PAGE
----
The income tax department has widened the scope of the investigation of the tax liability on Vodafone-Essar, India's fourth-largest mobile service provider, to other offshore transactions associated with Vodafone's buyout of Hutchison Whampoa's 67 per cent stake in an $11.08 billion deal in 2007.
Sources close to the development said the department had sent a notice to the company seeking details and clarifications on a host of issues besides the original agreement between Hutch and Vodafone to establish the jurisdiction of the tax authorities to determine the tax liability.
These moves follow a Supreme Court order in January 2009 to the effect that Vodafone should present its case to the tax authorities first and submit a copy of the share purchase agreement, the deadline for which expires by the end of this month.
Sources said the details sought from the company not only involve Vodafone but also Essar, the 33 per cent partner. Among other things, the department has sought clarifications on a reported payment of Rs 1,600 crore (Rs 16 billion) to Essar Global, a Mauritius-based arm of Essar, by Vodafone for not exercising the 'first right of refusal' in the transaction.
The I-T department has questioned the fact that the payment was made in Mauritius when the company holding the stake is in India and the original Hutchison-Vodafone deal took place in the Cayman Islands. Tax officials think the Mauritius route has been adopted only to evade capital gains tax, since India and Mauritius have a double taxation avoidance agreement. Capital gains tax in Mauritius is zero.
The department has also sought the agreement to split the tax liability on the deal in the ratio of one-third and two-third between Vodafone and Hutchison, respectively. Department sources said even if they knew about the agreement, they wanted the information to be furnished by the company.
Sources also said Vodafone-Essar may approach the high court after the deadline expired to contest the additional details.
In response to a query detailing these developments, a Vodafone group spokesperson said: "We have been fully cooperating with the tax department, including this latest request for further information. Vodafone is hopeful this will help the department determine the issue of jurisdiction in line with the Supreme Court judgement."
The department has also sought clarification on the due diligence reports by Vodafone and Essar before the final deal, plus the audited annual report, minutes of meetings, statutory registers and other papers related to the transfer of stake and management control from Hutchison to Vodafone in India and overseas.
Also under the scanner are the foreign companies of Hutchison that were later transferred to Vodafone and the guarantees provided by Vodafone for various loans taken by Essar.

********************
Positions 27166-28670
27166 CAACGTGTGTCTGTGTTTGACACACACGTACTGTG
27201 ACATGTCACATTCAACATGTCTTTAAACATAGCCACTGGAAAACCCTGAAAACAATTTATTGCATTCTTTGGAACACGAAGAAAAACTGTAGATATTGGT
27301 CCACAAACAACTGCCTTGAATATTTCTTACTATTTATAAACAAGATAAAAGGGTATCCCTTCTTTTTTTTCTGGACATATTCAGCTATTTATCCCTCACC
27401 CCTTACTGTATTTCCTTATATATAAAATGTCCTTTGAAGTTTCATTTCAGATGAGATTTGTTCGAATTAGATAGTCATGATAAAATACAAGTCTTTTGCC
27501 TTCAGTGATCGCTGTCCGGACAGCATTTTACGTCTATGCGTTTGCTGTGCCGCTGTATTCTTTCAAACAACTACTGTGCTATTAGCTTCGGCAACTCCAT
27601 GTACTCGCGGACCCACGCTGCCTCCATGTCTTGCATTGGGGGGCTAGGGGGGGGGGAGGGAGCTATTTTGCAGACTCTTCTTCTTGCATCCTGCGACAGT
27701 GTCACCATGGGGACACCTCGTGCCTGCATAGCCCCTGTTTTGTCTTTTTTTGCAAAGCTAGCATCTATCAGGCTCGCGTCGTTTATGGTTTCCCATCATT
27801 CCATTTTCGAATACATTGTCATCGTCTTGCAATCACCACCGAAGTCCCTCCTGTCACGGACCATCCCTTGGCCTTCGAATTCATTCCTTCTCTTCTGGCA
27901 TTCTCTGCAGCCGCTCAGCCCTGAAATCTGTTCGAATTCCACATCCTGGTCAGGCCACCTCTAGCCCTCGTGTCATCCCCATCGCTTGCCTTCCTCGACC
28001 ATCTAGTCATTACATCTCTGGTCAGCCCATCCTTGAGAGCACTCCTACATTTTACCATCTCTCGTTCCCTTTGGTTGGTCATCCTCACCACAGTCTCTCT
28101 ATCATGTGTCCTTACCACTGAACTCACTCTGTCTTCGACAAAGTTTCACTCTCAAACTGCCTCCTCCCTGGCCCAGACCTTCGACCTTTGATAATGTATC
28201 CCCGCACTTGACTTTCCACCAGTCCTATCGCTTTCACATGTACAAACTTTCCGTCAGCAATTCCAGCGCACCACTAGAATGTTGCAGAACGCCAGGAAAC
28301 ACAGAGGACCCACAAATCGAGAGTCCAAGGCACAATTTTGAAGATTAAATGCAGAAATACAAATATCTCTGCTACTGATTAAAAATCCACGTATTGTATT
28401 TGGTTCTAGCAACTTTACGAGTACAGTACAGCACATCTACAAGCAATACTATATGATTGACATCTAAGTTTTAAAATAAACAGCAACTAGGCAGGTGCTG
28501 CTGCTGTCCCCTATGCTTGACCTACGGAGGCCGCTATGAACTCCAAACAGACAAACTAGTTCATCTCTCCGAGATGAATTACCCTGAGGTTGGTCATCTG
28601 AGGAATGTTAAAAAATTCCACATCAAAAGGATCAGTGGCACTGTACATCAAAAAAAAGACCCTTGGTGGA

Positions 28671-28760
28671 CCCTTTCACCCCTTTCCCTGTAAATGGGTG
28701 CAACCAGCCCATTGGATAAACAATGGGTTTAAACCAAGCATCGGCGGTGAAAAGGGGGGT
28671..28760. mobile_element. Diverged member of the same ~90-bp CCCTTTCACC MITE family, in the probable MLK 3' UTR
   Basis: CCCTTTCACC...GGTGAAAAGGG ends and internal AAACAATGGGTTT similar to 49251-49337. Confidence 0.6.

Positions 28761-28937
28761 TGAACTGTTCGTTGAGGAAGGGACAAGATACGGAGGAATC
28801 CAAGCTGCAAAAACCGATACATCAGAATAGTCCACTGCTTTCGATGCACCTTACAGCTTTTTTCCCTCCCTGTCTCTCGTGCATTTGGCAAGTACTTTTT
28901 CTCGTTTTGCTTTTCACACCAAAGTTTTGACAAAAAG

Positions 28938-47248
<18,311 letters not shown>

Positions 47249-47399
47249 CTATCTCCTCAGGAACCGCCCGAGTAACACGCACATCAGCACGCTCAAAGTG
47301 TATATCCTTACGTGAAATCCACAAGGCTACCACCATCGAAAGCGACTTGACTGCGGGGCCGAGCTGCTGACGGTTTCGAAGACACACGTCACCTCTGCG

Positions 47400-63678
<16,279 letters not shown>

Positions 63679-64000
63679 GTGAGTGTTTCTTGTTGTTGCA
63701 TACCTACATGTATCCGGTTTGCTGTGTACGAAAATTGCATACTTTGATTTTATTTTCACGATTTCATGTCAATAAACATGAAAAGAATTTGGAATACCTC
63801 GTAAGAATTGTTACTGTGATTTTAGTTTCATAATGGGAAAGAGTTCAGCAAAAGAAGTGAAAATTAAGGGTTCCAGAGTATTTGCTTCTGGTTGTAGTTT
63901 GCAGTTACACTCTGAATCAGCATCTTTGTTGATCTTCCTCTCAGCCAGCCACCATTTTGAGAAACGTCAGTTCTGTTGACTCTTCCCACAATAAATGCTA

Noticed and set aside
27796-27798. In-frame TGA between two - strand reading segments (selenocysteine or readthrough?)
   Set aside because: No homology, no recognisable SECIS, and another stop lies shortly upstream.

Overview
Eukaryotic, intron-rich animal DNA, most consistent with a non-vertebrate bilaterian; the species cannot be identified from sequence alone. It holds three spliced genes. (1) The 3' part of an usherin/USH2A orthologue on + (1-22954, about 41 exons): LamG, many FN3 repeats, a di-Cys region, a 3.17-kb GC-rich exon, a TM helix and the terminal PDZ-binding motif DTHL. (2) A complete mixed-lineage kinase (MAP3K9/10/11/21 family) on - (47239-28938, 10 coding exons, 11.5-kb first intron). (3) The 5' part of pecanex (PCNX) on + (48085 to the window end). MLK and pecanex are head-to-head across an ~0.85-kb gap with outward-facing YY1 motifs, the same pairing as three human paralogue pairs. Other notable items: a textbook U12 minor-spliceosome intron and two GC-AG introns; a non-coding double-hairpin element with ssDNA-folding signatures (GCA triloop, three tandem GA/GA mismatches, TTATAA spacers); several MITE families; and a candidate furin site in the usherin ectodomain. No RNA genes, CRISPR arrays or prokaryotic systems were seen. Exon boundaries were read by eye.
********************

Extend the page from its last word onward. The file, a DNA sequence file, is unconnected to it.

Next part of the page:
The details of minority shareholdings of Indians in Hutchison Essar, its overseas holdings and other companies that have been transferred to Vodafone post acquisition also form part of the notice. The shareholdings of minority shareholders, primarily those of Asim Ghosh, former CEO, and Analjit Singh, promoter of healthcare group Max India, are under scrutiny.
A letter of credit issued by a Hong Kong entity at the instance of HTIL to an Indian finance company to extend loans to Asim Ghosh and Analjit Singh to buy their stakes also formed part of the investigation notice, sources said.
The minority shareholding was a contentious issue when the company applied to the foreign investment promotion board to approve the deal. The Reserve Bank of India and finance ministry were of the view that the sale breached Foreign Exchange Management Act and the 75 per cent limit on foreign direct investment in domestic telecom companies.
What the case is about
The I-T department had sent Vodafone a show-cause notice last year asking why it should not pay capital gains tax -- which could amount to $2 billion -- on the transaction. Vodafone approached the Bombay High Court against the notice and argued that the I-T Act does not apply in this case, since Vodafone is a Dutch company and Hutchison is incorporated in the Cayman Islands.
The I-T department, however, has argued that the deal transferring the stake from Hutchinson Telecom International Ltd to Vodafone through the Cayman Islands-based CGP Investment was structured to evade capital gains since Hutchison-Essar was the permanent establishment for HTIL in India. It also said Vodafone has acquired the telecom infrastructure of Hutchison in India. In December, the Bombay High Court dismissed the case, after which Vodafone appealed to the Supreme Court.